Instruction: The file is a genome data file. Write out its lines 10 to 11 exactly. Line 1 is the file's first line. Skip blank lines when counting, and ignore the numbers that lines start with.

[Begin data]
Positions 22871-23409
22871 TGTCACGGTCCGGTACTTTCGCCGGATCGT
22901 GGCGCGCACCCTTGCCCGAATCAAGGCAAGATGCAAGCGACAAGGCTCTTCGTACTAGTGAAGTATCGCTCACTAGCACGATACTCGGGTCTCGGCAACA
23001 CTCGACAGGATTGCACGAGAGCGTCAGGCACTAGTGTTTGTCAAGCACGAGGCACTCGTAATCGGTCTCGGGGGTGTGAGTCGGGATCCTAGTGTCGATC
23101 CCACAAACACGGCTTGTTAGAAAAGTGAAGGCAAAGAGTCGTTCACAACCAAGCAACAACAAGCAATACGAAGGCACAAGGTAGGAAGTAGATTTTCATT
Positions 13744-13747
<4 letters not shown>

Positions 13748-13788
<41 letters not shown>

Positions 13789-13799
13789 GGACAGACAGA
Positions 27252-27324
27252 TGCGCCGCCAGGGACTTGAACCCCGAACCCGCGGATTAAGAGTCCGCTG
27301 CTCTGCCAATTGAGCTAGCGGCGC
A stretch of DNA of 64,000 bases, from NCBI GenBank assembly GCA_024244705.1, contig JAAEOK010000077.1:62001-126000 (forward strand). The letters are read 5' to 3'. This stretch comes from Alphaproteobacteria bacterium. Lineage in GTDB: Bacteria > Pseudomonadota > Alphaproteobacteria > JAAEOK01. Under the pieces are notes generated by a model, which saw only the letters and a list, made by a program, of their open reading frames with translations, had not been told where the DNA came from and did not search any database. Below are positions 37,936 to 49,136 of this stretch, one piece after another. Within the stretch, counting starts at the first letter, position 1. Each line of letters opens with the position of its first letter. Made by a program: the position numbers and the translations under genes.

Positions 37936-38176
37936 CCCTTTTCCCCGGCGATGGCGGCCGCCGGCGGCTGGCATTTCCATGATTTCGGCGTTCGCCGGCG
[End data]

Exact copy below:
Positions 13789-13799
13789 GGACAGACAGA